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Can't get lower then 52 degrees

trackman on Fri October 01, 2010 9:07 PM User is offline

Year: 1979
Make: lincoln
Model: continental
Engine Size: 400
Refrigerant Type: r12
Ambient Temp: 75
Pressure Low: 33
Pressure High: 150
Country of Origin: United States

Flushed system replaced expansion valve, drier and new compressor. Added oil 6oz compressor, 2oz condensor, 2oz evaporator and 1oz to drier. Evacuated system for one hour and charged with correct amount r12, 68oz. At 1500 rpm, 75 degree outside air LOW reading 33psi HIGH 150, blower on medium speed center register reads 60 degrees. At highway speeds can't get any lower then 50 degrees. Shop manual says readings at 75 degrees and 0 feet sea level readings should be 28-30 LOW and 130-160 HIGH and center register should read 40-45 degrees. My readings seem fine except for low side but i don't believe 3psi makes much of a difference. I thought maybe i overcharged so i released some freon and noticed a lot of oil come out with the freon. Do you think there could be to much oil in system which might be reducing cooling or any information would be appreciated.

Chick on Sat October 02, 2010 8:01 PM User is offlineView users profile

Are you sure you clamped the expansion valve tube tightly on the suction tube and covered it with insulated tape? does this car have a POA or STV in the line, does it have a sight glass anywhere in the system??

Email: Chick


Freedoms just another word for nothing left to lose

chris142 on Sat October 02, 2010 10:40 PM User is offline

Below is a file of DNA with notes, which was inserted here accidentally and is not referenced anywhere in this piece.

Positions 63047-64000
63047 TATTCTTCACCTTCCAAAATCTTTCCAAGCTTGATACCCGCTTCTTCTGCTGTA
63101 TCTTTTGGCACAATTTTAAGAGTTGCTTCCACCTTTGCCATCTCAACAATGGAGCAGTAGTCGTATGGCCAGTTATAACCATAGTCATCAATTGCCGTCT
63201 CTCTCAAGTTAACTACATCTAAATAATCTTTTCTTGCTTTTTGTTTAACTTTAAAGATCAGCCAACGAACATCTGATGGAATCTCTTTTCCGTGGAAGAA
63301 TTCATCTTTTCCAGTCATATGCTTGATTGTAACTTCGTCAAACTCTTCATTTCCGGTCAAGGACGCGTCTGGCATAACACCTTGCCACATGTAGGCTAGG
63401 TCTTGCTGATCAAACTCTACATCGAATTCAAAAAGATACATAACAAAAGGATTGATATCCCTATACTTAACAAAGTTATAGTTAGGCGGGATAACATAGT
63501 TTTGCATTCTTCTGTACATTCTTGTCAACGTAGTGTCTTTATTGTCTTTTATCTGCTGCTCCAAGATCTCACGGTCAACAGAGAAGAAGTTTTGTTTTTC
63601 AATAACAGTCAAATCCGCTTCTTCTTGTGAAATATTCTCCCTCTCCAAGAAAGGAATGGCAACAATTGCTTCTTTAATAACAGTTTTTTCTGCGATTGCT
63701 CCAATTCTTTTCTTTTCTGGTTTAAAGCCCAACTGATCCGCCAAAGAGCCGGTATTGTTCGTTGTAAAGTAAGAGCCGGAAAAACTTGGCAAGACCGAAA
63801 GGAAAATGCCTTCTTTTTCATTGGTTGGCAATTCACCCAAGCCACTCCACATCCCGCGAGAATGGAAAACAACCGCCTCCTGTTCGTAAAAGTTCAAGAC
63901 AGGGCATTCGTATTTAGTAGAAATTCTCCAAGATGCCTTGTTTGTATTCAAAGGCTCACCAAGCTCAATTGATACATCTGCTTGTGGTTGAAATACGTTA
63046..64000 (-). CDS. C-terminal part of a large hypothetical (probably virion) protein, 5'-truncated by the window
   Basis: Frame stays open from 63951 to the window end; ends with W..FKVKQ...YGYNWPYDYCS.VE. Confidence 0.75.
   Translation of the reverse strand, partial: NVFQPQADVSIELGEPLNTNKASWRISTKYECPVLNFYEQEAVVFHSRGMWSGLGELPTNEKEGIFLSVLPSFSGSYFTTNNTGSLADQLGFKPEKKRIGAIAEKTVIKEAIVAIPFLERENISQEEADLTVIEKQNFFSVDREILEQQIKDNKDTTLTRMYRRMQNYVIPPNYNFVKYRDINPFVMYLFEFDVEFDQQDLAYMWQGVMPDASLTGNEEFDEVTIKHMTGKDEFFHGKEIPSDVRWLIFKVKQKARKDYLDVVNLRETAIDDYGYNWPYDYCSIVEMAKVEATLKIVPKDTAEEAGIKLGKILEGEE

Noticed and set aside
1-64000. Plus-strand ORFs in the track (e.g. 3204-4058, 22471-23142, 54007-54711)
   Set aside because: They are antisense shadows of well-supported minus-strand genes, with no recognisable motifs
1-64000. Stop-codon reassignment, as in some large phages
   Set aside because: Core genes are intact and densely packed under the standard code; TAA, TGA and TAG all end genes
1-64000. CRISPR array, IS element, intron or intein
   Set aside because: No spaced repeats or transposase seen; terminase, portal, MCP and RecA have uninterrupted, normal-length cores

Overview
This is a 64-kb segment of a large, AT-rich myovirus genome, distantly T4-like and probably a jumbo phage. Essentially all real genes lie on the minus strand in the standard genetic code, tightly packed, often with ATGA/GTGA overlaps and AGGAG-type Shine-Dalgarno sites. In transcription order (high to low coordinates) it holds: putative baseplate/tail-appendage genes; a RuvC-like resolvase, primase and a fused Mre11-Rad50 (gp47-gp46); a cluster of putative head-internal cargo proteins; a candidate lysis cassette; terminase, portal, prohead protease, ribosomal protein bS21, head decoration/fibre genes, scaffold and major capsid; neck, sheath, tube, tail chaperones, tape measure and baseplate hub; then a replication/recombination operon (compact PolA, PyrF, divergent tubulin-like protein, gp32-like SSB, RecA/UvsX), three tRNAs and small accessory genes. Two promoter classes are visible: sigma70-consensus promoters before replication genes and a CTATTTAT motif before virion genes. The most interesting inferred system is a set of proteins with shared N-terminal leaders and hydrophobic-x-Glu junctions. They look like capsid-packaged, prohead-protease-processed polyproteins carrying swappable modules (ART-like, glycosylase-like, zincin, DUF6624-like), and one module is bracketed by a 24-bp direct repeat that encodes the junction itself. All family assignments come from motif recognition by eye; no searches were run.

How about a blend door stuck or not sealing? Vacuum leak? Those cars had miles of vacuum hoses.

trackman on Sun October 03, 2010 10:14 AM User is offline

Yes the expansion valve tube is clamped tightly and insulated. The system has a POA valve and there is no sight glass.

trackman on Sun October 03, 2010 10:18 AM User is offline

I'm going to check the blend door and vacuum hoses for leaks. Thanks for that good info.

newton5 on Sun October 03, 2010 11:35 AM User is offlineView users profile

That system uses an A6 compressor, which has an oil sump much like a small engine.
If you didn't drain the oil from the compressor and then added the specified amount to the other components you now have way too much oil in the system.
That could certainly be the cause of your problem.

It's an easy mistake to make if you are only familiar with newer systems. Most modern compressors don't have a sump and all of the oil circulates with the refrigerant. The A6 is an older design. Most of the oil stays in the sump and only a small amount is carried through the system.

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